Teach him to sit first, then stand

Since poos and wees often come at the same time, it makes sense initially to have your son sitting down for both so he learns that both belong in the potty. Also, that way, he won't get distracted by the fun of spraying and learning to aim when you need him to concentrate on just mastering the basic procedure.

When your son seems to be comfortable on his potty or toilet training seat, let him give standing at the toilet a try (you'll have to buy a non-slip stool for him to stand on at first). There's no reason to rush this; he can sit as long as he likes. If he seems reluctant, try floating a few Cheerios or other small, flushable objects in the toilet bowl for target practice, and expect to clean up a few messes as your son perfects his aim. If you're not squeamish about him weeing in the garden, you can even paint or tape a target on the ground or a tree!

Set aside some naked time

Nothing helps your toddler suss out when he needs to go better than letting him spend some time bottomless. Put the potty in an accessible place while he plays, and encourage him to sit on it now and again. Of course, if he's going to play naked, you'll have to steel yourself not to get upset about the occasional puddle (putting plastic over your carpet can help with this). Watch for signs that he has to go (clutching himself or hopping up and down in one place) and use these cues to suggest it's potty time. You can do this on several consecutive days, in the evenings when the family is all together, or just at weekends -- it's up to you. The more time your child spends out of nappies, the faster he'll learn.

Celebrate his successes

He will undoubtedly have a few accidents, but eventually your son will enjoy the accomplishment of getting something in the potty. Celebrate this moment with a big fanfare. Reinforce the idea that he's reached a significant milestone by rewarding him with a 'big boy' reward, such as watching a new video or getting an extra bedtime story. But try not to make a big deal out of every trip to the potty, or else your child will start to feel nervous and self-conscious under the glare of all that attention.

If at first he doesn't succeed, try, try again

As with any other skill, the more he uses the potty, the better he'll be at it. But there are some things you can do to make it easier for him. Dress your child in loose-fitting clothes that he can easily take off himself, or buy underpants a size too big. If he still has trouble with the concept, don't overreact or punish. Nothing can disrupt potty training faster than making a child feel bad for having an accident. Keep in mind that even children who have used the toilet successfully for months occasionally have accidents. If you feel frustrated, remind yourself that scolding your child for wetting his pants might mean more months of nappies rather than fewer.

Raise the fun factor

If you approach potty training with a little imagination, your child will be more likely to stay motivated throughout the entire process. Drip some blue food colouring into the toilet and your child will be amazed at how he can turn the water green. Put several favourite books next to the toilet so he can read them whenever he has to go -- or better yet, read to him. Maybe he'd like to cut out paper shapes and use them for target practice.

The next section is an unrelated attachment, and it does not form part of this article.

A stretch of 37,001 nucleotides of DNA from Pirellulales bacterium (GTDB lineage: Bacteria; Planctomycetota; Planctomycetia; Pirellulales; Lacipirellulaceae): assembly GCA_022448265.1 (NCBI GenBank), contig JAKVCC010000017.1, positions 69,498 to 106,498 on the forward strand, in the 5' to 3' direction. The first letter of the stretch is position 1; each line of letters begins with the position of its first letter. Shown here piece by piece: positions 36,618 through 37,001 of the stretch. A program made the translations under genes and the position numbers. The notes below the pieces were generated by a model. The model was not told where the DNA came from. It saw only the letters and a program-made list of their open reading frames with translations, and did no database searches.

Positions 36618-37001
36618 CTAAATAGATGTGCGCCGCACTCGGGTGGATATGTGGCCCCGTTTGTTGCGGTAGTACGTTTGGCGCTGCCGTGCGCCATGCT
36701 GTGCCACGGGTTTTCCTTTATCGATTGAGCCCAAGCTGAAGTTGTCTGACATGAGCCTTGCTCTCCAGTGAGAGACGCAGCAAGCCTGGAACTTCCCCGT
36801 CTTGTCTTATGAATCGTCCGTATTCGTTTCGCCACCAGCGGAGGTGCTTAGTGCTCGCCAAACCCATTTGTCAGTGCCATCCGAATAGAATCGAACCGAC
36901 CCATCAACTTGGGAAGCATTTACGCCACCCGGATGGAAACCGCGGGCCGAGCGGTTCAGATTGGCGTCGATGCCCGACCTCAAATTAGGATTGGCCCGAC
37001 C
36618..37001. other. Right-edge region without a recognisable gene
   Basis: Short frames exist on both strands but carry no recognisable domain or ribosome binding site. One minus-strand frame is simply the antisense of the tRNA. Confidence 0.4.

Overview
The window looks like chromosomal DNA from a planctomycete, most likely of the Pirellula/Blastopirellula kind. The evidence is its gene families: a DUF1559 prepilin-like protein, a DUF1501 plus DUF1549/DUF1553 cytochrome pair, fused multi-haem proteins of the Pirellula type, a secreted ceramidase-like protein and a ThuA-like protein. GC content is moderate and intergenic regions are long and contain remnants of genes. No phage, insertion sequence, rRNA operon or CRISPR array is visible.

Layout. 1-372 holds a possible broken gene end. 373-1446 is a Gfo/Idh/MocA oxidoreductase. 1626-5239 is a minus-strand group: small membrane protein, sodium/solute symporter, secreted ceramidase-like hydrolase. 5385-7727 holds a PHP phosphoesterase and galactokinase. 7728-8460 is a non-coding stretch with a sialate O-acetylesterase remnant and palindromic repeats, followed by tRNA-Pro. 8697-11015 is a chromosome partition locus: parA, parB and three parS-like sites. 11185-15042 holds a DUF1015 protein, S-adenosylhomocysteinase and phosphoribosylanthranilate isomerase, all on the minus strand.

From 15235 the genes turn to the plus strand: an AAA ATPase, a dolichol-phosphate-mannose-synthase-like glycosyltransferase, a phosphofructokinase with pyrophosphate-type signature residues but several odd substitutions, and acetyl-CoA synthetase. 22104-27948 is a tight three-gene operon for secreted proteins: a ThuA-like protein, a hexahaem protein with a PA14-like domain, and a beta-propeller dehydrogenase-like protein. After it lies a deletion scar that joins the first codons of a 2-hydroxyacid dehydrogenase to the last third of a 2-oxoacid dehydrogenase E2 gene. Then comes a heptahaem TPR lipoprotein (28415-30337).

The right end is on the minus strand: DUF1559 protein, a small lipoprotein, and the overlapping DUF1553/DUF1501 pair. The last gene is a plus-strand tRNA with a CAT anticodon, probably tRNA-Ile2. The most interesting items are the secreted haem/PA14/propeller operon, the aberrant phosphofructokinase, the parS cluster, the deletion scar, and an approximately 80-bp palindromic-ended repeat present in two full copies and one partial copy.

If your child starts to lose interest, but is well into potty training, you may want to consider offering rewards. One popular method is to use stickers and a calendar to keep track of his successes. Every time he goes to the toilet, he gets a sticker that he can then paste onto the page. Watching the stickers accumulate will keep him inspired. If the stickers themselves aren't enough of a thrill, you can offer an additional reward such as a treat from the sweetie section at the supermarket or a longed-for toy when he gets enough stickers or stays dry for a certain number of days in a row. For more ideas, click here.

Move into night mode

Once your son stays dry all day, you can start formulating a game plan for nights. Wait until he's securely toilet trained, then start checking his nappies in the mornings and after naps to see if they're dry. Many children start staying dry during their afternoon naps within six months of learning to use the toilet. Nighttime training is trickier, because it depends on your son's body being able to hold urine for an extended period of time and on how deeply he sleeps. If he wants to try sleeping without nappies, buy a sturdy, wipe-clean mattress cover, then go ahead and let him.

Should a few nights of this experiment show he's not ready, put him back in nappies in a non-judgmental way. Tell him that his body is not quite ready for this next step, and reassure him that he'll soon be big enough to try again. If your child stays dry three out of five nights, go for it! Support his attempts to stay dry by restricting how much he drinks after 5pm and waking him up for a final trip to the toilet before you go to bed. If your child seems to be taking ages to stay dry at night, try not to worry: nighttime accidents are considered normal up to at least the age of seven.

Ditch the nappies completely

By the time your child's ready to say goodbye to nappies altogether, he's achieved a lot. Acknowledge this and reinforce his pride in his achievement by letting him give away leftover nappies to a family with younger kids or send them away with the nappy delivery service one last time.